How technology is changing event-space design

Wilson Associates designed the ballroom of the Hilton Jinan (China). (Hilton Jinan)

With hotels seeking new ways to capture the lucrative business segment, up-to-date event spaces are no longer a nice perk, but a necessity. Depending on what demographic it wants to capture, a hotel’s event spaces can vary widely, from formal conference rooms with air walls to multipurpose spaces that can be closed off or opened up as needed.

“The event industry is always emerging and changing, and that makes it both exciting and enticing to remain relevant,” said Joseph Cervasio, director of event operations for the Dream Downtown in New York City. Cervasio worked on the redesign of the Gallery, which opened last year as the hotel’s new event space. “Event spaces don’t always have to be the biggest, they just need to make sense to clients. The space itself needs to be inviting to all types of events and guests. You need to have the tech-reliability that corporate clients look for and the gracefulness that social clients are in search for. Everything has to make sense; every element needs to equate to one another and not overshadow each other.”

The Gallery at New York's Dream Downtown reopened last year after a renovation.

Technology, of course, presents both a great opportunity for hoteliers to show off how up-to-date they are—and a headache for designers to anticipate future demands. “We’re really being careful and cautious to figure out where we’re going in regards to technology,” said Melinda Clark, project director at Dallas-based Wilson Associates. While outlets and jacks should be easily accessible, the growing expectation of wireless connectivity is presenting new challenges. “Everybody has Wi-Fi now, and everybody is using mobile devices, laptops and high-definition screens—there could be multiple screens,” Clark said. “Wireless capabilities offer improved freedom for layouts, she said, as long as the bandwidth can accommodate multiple devices from multiple attendees. “The most important thing is to have those connections that you can count on. Make sure those are all working so that everyone can connect, and that you don’t see any lull in connectivity.”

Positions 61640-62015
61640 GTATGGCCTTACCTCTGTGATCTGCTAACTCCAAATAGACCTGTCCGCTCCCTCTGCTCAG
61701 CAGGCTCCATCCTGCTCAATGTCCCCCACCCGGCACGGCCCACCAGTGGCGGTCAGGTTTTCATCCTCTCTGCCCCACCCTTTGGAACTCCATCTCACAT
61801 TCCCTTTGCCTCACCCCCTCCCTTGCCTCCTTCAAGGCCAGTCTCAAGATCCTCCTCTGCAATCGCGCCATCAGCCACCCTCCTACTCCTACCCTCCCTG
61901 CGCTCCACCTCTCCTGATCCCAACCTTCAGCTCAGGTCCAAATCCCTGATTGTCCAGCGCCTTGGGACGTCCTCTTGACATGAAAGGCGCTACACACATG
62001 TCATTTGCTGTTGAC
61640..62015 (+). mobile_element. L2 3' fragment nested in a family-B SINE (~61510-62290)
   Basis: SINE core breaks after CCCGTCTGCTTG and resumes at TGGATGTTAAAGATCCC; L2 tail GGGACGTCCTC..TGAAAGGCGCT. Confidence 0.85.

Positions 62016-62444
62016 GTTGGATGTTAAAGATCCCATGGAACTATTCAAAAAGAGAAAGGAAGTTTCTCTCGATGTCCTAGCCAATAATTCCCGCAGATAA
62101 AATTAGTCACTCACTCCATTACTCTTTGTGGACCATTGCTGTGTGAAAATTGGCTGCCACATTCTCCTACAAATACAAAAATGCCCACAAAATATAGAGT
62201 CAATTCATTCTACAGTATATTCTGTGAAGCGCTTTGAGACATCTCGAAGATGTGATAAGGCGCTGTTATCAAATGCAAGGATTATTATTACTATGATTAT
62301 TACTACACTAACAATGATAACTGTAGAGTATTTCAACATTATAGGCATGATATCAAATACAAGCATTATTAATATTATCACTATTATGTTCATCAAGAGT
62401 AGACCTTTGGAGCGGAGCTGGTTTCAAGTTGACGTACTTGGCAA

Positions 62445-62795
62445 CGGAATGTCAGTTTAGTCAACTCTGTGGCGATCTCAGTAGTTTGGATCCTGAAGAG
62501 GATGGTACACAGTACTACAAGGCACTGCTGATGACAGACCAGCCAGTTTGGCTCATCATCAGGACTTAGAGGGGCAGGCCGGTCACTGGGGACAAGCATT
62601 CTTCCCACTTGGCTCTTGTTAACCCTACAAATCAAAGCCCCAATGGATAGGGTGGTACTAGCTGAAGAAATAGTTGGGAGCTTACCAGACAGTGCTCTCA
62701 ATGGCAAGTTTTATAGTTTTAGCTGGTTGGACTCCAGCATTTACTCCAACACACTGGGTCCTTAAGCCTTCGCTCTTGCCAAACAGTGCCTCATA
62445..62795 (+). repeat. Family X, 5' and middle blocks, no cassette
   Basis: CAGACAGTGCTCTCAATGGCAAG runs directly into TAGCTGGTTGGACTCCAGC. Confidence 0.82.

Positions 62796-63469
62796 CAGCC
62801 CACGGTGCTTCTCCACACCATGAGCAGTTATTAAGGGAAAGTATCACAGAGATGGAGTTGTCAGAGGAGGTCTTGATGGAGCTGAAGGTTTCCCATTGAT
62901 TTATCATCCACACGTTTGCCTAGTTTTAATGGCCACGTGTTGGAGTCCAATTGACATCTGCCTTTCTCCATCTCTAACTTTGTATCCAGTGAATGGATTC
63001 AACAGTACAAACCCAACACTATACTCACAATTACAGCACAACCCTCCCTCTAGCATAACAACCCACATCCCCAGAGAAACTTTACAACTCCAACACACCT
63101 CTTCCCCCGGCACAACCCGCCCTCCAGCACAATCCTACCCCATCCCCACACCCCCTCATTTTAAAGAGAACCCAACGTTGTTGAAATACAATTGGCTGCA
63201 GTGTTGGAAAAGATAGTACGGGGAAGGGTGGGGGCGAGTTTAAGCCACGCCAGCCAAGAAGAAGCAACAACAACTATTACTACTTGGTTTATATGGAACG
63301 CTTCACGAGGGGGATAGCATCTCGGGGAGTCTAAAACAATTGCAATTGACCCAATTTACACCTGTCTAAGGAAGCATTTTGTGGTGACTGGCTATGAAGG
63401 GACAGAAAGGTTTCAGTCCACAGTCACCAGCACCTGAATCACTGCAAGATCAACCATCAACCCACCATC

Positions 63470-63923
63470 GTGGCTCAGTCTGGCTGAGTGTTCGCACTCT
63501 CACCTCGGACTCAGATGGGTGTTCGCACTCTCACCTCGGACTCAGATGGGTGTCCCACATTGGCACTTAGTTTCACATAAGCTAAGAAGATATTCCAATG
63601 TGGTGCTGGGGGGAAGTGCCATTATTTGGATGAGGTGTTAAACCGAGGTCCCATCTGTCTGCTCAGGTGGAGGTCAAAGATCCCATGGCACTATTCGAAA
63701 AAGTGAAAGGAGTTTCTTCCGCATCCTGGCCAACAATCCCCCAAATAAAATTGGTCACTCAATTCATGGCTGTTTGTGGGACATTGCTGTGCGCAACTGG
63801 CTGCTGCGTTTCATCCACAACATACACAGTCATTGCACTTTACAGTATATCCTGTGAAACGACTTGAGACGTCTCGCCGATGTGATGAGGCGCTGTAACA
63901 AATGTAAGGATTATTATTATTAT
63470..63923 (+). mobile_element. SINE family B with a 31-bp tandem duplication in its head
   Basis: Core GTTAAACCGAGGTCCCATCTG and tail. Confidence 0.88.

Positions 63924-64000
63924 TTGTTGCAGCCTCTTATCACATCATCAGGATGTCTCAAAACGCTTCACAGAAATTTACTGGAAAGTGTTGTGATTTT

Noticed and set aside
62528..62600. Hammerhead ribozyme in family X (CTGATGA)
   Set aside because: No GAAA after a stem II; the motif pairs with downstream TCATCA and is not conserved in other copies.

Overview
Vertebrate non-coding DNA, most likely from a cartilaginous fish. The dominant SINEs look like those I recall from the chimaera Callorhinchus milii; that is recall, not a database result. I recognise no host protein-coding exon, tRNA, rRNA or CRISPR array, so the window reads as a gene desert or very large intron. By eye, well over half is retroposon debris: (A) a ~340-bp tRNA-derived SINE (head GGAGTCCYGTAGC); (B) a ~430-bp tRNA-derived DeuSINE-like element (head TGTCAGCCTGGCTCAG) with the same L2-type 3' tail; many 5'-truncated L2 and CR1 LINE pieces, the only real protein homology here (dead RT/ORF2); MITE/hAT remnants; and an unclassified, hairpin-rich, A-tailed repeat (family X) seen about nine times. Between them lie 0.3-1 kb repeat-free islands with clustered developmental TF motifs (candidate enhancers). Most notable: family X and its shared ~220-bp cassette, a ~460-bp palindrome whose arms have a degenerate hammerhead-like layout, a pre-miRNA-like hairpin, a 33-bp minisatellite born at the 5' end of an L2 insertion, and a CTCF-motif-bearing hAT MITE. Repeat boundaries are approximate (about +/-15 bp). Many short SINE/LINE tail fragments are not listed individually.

Lesley Hughes Wyman, principal and co-owner at MatchLine Design Group in Dallas, said that her team works with electrical consultants from the beginning to see how much can be wireless and how much can be hidden from guests’ eyes. Panels that blend in with the walls can hide speakers or other electrical components, while “floating” ceilings can hide all of the tech elements above guests’ heads so that they only see an elegant space without any visible wires or speakers. 

The ability to keep these elements hidden is vital, Wyman said. Because event spaces in hotels can host any number of events, they need to be appropriate for everything from a wedding to a cocktail reception to a small gathering to a huge trade show. “We have to please everybody,” she said. “We try to keep the palette neutral and we need to really pay attention to lighting. That’s a key element. The spaces need to have seamless lighting with LED configuration and with a sound system.” Often, she said, the hotel with the highest-end technology will win the bid for an event.